With the KG7-RAID, Abit brings a strong performing and stable motherboard into the DDR Arena. Supporting the latest in AMD Duron and Athlon CPUs, the KG7-RAID supports up to 4 GB of DDR memory. Utilizing Abit`s SoftMenu III technology. Abit`s world-famous SoftMenu III allows the user to define the correct front side bus speed at anywhere between 100 and 200MHz in increments of one, plus increased CPU core voltage adjustments. The KG7-RAID features hardware monitoring of fan speeds, voltages, system environment temperature, plus one thermal header for further temperature monitoring. Wake on LAN and Wake on Modem are built in, as are Open Chassis and IrDA TX/RX headers and Keyboard and Mouse Power-On functionality. My review: ~~~~~~ This is a good motherboard, with all the up to date funky bits you want, and with a few more than normal also. I won’t lie I’m not sure what the RAID is for (something to do with Servers) but I do know that if you choose not to use the RAID stuff then you can instead have 4 master IDER
        17;s in your case which is really handy. For example I can put in my 2 CDROMS and 2 hard drives all as masters! Which is cool. The ports and slots expansions is all you could ever want unless you need something specially, but for most of us those listed above will more than enough. It will take 4 USB’s also. In the box you get the motherboard, Device drivers, additional USB connector for installing 2 more ports and a 98/2000/XP floppy disk of drivers. All in all this is a great motherboard that is very to use and install. It’s good a nice BIOS with it and RAID abilities. Shame about the 1.3Ghz limit but otherwise this is a good mid range motherboard that won’t cost you the earth, but you still get all the new stuff out now (266 FSB, Ultra ATA etc etc…) Buy one if you have less money than sense. (Or is that the other way round?) Buy one they work well. UPDATE! Final point, if you're trying to install 3 or 4 IDE devices and intend using the additional slots to do this. You cannot plug an ATAPI device into the IDE3 and 4 slots. It does say this in the manual but right at the end. Took m
        e a week to figure this out!

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          13.11.2001 17:01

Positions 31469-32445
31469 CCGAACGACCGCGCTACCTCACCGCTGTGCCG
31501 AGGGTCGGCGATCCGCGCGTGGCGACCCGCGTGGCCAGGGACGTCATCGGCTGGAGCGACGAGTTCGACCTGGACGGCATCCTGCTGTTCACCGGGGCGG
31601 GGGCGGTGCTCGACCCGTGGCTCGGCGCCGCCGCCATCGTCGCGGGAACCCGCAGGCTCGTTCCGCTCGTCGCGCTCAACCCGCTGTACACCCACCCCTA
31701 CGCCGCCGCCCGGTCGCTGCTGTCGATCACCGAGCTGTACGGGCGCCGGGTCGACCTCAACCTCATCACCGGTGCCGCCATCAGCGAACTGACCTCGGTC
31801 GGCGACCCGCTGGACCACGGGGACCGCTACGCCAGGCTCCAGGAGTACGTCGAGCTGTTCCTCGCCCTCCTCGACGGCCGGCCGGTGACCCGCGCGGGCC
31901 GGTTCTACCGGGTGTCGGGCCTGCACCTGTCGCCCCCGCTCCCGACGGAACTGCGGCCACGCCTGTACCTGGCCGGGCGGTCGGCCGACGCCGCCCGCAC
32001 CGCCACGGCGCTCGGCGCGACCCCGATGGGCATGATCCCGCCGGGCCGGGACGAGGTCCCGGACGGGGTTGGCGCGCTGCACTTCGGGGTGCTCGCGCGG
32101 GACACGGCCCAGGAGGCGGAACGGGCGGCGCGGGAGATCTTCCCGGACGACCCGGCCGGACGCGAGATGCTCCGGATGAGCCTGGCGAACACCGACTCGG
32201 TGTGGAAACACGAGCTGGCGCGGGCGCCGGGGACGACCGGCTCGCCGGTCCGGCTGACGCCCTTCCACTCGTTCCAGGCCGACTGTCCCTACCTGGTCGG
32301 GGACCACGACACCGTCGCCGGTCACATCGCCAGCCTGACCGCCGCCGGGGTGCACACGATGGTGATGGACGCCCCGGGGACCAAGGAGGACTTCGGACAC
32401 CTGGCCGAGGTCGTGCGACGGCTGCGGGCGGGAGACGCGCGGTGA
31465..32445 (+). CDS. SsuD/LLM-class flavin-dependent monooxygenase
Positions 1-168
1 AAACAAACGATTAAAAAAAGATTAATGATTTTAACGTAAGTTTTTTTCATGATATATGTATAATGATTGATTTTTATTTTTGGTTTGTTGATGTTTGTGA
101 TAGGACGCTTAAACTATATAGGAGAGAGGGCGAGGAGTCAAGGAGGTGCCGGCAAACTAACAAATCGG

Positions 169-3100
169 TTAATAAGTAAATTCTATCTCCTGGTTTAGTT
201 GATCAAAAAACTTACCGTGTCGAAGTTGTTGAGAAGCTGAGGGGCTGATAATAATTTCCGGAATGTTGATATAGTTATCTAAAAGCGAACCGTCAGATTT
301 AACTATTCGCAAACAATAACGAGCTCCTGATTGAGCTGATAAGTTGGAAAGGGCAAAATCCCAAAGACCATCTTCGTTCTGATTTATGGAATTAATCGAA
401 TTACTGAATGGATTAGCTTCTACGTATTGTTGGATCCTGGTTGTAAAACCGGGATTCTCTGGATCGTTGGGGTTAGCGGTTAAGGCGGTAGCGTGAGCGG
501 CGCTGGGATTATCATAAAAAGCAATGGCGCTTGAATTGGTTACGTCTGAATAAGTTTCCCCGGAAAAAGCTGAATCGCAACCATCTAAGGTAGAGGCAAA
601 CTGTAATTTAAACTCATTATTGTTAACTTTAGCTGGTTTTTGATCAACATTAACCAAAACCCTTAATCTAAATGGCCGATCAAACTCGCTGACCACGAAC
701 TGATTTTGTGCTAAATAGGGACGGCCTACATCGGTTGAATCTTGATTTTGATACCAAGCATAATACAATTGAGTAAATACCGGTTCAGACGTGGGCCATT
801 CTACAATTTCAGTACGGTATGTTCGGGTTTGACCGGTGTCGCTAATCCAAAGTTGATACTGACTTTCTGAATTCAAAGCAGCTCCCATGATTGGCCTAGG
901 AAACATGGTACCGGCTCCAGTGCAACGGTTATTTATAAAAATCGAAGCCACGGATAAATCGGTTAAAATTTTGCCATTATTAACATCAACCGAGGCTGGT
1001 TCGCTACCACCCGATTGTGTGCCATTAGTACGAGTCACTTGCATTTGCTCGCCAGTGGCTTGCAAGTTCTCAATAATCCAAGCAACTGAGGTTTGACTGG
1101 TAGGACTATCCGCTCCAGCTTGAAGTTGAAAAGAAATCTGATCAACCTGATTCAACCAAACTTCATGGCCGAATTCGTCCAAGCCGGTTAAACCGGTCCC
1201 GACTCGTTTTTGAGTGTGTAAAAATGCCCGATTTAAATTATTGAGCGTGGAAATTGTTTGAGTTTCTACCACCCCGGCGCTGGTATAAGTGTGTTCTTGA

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          I was using Abit's KT-7 Raid for several months until I tried to update the BIOS and it all went pear shaped. The mobo was sent back to ABIT UK through my London reseller, and 4 weeks later I got a new KT-7A Raid motherboard. The KT-7A supports the new Athlon chips running the 266mz front side bus. Running some SiSoft Sandra benchmarking showed that my motherboard and PC-133 memory was lagging behind my processor (Athlon 1.2ghz 266fsb) and graphics card (Leadtek Geforce 2 Ultra): it wasn't doing these components justice. Also, I had been having major stability problems with the Via chipset on the KT-7A (latest Nvidia Detonator XP drivers on Geforce 2 Ultra), and didn't feel confident flashing the BIOS after my last disaster! As the new motherboard was only 2 months old and in perfect condition I sold it to a mate for £70, who wanted to build a kick-ass Pc for his music studio. The RAID function of the KT-7A RAID mobo was perfect for him, he could run 2 or 4 hard drives in a stripe to get maximum speed. I bought the KT-7 Raid originally because i liked the idea of Raid functionality: however, I couldn't justify buying 2 or 4 hard drives for playing games, so I never used the Highpoint Raid controller, it was just sitting there redundant. After selling my mobo, I looked at loads of other mobos from different companies. I ended up going back to ABIT, because I love their Softmenu III BIOS, wicked for overclocking and tinkering with chipset settings. This time around, I didn't want RAID, waste of money paying for something I wouldn't use. Also I wanted to upgrade to DDR memory to make the most of my Athlon 1.2GHz chip which supports DDR. The on-line reviewers were banging on about Abit's new KG-7 Lite, a "cut-down" version of the KG-7 and KG-7 RAID. The Raid version differs from the KG-7 because of the Raid controller, self explanatory really. But what about this "lite" busin